Unraveling activated sludge bioflocculation - Belgium
- The cost efficiency and sustainability of biological wastewater treatment systems highly depends on the bioflocculation ability of the so-called activated sludge bacteria which should ensure a proper sludge-water separation.
- One of the most important building blocks of activated sludge flocs are the bacterial microcolonies which dictate the overall strength of the floc.
- This strength cannot be fully explained by the commonly accepted electrostatic and hydrophobic forces. Hence, this research will investigate whether lectins play a role in strong microcolony formation.
- Lectins are non-enzymatic proteins that can bind specific carbohydrates and typically accumulate on the outer cellular membrane.
- They have been reported to play an important role in, e.g., yeast bioflocculation and in the coaggregation of bacteria in dental plaque and aquatic biofilms but are thus far not thoroughly investigated in the context of activated sludge bioflocculation.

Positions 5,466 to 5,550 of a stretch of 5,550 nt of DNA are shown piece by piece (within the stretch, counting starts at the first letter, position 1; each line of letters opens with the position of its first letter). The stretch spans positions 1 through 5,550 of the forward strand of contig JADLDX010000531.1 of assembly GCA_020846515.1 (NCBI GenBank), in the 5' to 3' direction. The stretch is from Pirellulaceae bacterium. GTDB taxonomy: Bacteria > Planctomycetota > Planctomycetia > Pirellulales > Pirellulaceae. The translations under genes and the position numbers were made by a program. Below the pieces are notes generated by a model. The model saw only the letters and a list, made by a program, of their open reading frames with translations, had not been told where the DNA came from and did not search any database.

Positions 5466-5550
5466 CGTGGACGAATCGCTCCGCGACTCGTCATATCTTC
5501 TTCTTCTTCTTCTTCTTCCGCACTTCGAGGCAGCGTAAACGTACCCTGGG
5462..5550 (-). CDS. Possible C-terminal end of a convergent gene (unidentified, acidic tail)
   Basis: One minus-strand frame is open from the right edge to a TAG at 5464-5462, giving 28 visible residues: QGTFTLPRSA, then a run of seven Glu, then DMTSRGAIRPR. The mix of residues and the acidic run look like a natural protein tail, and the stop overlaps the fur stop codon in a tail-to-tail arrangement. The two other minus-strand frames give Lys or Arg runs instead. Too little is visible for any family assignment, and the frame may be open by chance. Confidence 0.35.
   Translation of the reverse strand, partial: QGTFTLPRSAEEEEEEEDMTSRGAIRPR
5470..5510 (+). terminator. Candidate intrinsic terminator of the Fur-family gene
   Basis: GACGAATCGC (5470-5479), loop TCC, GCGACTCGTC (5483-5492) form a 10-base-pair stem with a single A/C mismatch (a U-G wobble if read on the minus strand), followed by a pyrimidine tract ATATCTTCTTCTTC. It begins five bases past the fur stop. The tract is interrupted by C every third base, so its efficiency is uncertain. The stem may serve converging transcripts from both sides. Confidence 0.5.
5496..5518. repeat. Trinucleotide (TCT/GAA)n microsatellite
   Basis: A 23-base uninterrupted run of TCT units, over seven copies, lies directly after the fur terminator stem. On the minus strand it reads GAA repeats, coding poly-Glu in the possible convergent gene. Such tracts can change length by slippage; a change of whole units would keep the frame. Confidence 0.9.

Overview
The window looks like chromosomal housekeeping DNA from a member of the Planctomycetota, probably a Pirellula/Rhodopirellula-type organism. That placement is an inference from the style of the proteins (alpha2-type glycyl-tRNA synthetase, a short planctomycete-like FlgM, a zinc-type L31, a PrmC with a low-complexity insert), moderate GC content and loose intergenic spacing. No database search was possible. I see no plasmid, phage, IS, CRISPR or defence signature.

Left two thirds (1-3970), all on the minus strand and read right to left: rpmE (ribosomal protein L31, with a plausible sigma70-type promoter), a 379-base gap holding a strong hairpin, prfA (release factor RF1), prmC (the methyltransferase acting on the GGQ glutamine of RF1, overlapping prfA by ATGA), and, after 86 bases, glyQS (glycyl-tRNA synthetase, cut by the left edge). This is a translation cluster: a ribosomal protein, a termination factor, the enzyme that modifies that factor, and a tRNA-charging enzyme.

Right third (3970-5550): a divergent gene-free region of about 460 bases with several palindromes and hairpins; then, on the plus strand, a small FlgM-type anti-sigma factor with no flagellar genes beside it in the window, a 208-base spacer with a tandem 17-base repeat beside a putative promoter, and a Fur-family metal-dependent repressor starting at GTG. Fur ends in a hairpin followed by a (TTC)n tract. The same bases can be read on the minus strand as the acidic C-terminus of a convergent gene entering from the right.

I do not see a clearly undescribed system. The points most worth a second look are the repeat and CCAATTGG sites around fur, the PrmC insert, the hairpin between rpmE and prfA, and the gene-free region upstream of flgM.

- The here envisaged PhD project encompasses a strong experimental part in which a combination of wet chemical, molecular genetic, proteomic and (fluorescence) microscopy techniques are exploited to unravel the functionality and dynamics of lectins.
- You are passionate about biological wastewater treatment systems
- You are skilled in basic experimental work involving biological systems
- Your possible skills regarding molecular genetic techniques (such as FISH) are a plus
- You are proficient in written and spoken English
- You are a good communicator
- You are a team player
- You have did a ctical interests
- Full-time 2-year contract, with the possibility of an extension
- Enrollment at one of the top universities in Europe
- Exciting and dynamic research environment
- Competitive salary